Character actor William Finley passed away last week following a long illness. For many people his name and face will be unknown. And it is true that he made only a relatively small number of films, the bulk of which were in the seventies. For those in the know, however, his presence was always felt in a film.
His unconventional looks – he was well over six feet in height, wore thick glasses and was certainly not movie star handsome – perhaps tended to steer him towards quirky supporting roles. He had a supporting role in the Chuck Norris vehicle Silent Rage, an uncredited role in John Huston’s Wise Blood and appeared in The Funhouse and Night Terrors for Tobe Hooper.
It was under the direction of Brian De Palma, however, that he made his greatest contribution to cinema. Finley and De Palma met as students at Columbia University. In De Palma’s most celebrated short film, Woton’s Wake, Finley found his first screen role as the title character in a striking homage to the German Expressionist movies of the twenties. When De Palma graduated to feature films, Finley was there too, usually in supporting roles, occasionally starring. He played opposite a fresh-faced Robert De Niro in the light comedy The Wedding Party which De Palma co-directed. In the director’s first solo feature, the surrealistic comic thriller Murder a la Mod, he played the sinister and odd Otto as well as contributing the rather catchy theme song.
Under De Palma’s direction, he went on to appear in the split screen experiment Dionysus in ’69, which documented a unique production of The Bacchae by the Performance Group. This production blurred the lines between performer and spectator, performance space and audience space and was filmed with two cameras simultaneously with one focused primarily on the actors and the other on the audience. The footage from these two cameras was projected as a single, splitscreen image (a device De Palma would later master and use repeatedly) providing a uniquely fascinating, at times disorienting experience.
Sisters De Palma’s first fully-realised thriller, complete with Bernard Herrmann score, saw Finley (pictured above) playing the sinister Emil Breton. It is a testament to his skill as an actor than Finley was able to inject an element of slapstick into a scene involving the coverup of the vicious murder of a character the audience has grown to like.
In The Fury a big budget telekinetic horror-thriller starring Kirk Douglas, Amy Irving and John Cassavetes, he had a smaller role and for Dressed to Kill featured in a voice-only part. Finley is best remembered, however, for his dual roles as the wronged songwriter Winslow Leach and the Phantom of the title in De Palma’s stylistically most atypical film, the rock musical Phantom of the Paradise. In the role he was able play the gentle and naïve Winslow with a genuine sense of pathos and portray the damaged and vengeful phantom as both menacing and sympathetic. Phantom of the Paradise is a criminally under-rated movie. A parody of the music industry of the day (which has only grown more relevant with time) as well as a melding of the Phantom of the Opera and the legend of Faust, it was overshadowed in the UK by The Rocky Horror Picture Show with which it was at one time the b-feature of a double-bill. While neglected in general, the film did find its share of passionate supporters: in France it was a success and critically acclaimed (a special edition DVD of the film was released in that country a few years ago) and in the city of Winnipeg it seems to have captured the collective imagination of the population and is now the subject of an annual festival, Phantompalooza. Dario Argento also went on to cast Finley’s costar, Jessica Harper, in his horror masterpiece Suspiria after seeing Phantom.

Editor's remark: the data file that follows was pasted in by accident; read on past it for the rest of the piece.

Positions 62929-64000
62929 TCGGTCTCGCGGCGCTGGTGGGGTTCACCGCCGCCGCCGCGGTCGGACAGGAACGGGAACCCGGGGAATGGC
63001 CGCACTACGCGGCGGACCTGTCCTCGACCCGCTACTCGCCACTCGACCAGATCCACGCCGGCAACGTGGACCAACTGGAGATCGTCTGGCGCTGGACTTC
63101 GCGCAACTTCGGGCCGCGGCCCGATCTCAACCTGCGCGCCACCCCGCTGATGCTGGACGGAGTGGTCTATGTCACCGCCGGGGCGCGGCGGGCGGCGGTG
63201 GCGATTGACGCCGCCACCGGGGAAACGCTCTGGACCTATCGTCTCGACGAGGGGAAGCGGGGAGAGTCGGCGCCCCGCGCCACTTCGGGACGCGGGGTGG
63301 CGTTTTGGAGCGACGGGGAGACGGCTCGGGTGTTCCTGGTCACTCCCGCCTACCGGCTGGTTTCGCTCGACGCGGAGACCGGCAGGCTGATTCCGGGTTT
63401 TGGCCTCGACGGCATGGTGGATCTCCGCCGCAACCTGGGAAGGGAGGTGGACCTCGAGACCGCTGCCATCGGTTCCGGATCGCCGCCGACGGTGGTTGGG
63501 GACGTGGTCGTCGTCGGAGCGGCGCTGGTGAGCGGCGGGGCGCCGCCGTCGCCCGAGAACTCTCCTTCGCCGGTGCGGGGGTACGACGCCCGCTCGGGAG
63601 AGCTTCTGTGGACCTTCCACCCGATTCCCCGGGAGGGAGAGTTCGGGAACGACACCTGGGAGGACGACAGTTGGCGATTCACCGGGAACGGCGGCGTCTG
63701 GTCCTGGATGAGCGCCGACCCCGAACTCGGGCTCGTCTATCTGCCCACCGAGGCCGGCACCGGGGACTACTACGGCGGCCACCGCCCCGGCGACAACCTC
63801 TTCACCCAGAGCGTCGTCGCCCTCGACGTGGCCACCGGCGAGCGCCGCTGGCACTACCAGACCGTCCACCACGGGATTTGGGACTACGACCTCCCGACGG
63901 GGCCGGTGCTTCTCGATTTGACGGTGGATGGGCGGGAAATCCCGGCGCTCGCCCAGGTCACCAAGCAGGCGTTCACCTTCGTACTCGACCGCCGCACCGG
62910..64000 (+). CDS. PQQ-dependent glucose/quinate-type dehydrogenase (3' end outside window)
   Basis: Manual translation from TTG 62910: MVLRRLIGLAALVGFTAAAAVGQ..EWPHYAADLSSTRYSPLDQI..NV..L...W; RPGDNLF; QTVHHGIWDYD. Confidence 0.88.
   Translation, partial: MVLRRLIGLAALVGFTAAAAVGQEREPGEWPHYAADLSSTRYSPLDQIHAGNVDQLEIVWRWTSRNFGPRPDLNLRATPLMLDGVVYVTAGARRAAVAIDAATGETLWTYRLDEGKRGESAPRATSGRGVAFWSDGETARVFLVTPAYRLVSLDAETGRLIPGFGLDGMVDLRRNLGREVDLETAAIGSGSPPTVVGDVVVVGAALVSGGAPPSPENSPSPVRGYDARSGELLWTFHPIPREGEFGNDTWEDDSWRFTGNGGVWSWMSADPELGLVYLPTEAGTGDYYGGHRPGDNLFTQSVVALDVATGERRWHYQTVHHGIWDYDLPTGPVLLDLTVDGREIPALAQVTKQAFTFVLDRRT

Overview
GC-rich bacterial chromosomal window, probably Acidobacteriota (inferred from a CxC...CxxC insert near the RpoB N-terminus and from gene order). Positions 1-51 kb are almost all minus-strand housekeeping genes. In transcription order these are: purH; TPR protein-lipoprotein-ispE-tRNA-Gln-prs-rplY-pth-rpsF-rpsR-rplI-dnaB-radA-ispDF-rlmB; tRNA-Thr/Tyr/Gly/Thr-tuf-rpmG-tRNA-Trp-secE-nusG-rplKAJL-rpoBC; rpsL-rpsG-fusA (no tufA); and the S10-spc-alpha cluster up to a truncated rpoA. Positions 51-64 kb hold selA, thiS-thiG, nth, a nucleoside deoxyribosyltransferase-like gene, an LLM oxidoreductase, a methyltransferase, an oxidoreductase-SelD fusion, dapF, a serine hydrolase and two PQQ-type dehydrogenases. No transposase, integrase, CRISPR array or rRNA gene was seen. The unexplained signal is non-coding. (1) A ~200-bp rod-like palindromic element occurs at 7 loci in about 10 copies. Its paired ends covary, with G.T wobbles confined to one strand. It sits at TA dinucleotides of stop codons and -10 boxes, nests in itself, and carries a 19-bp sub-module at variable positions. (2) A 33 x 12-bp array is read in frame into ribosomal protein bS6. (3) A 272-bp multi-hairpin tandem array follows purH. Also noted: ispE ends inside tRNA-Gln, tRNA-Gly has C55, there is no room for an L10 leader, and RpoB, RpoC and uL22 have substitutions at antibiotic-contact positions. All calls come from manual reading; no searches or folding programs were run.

Finley’s career seemed to slow down in the 1990s and 2000s. He did, however, become increasingly accessible to his fans, contributing to a Movie Geeks United show dedicated to De Palma and appearing at Phantompalooza. Fittingly, his last role was a small supporting part in his old friend Brian De Palma’s The Black Dahlia in 2006.
In an earlier period of cinema history, Finley could have had a strong career as a character actor in the way that someone like Edward G Robinson did. In reality he was criminally under-used. For his fans, though, he will be fondly remembered.
© Calum Campbell 2012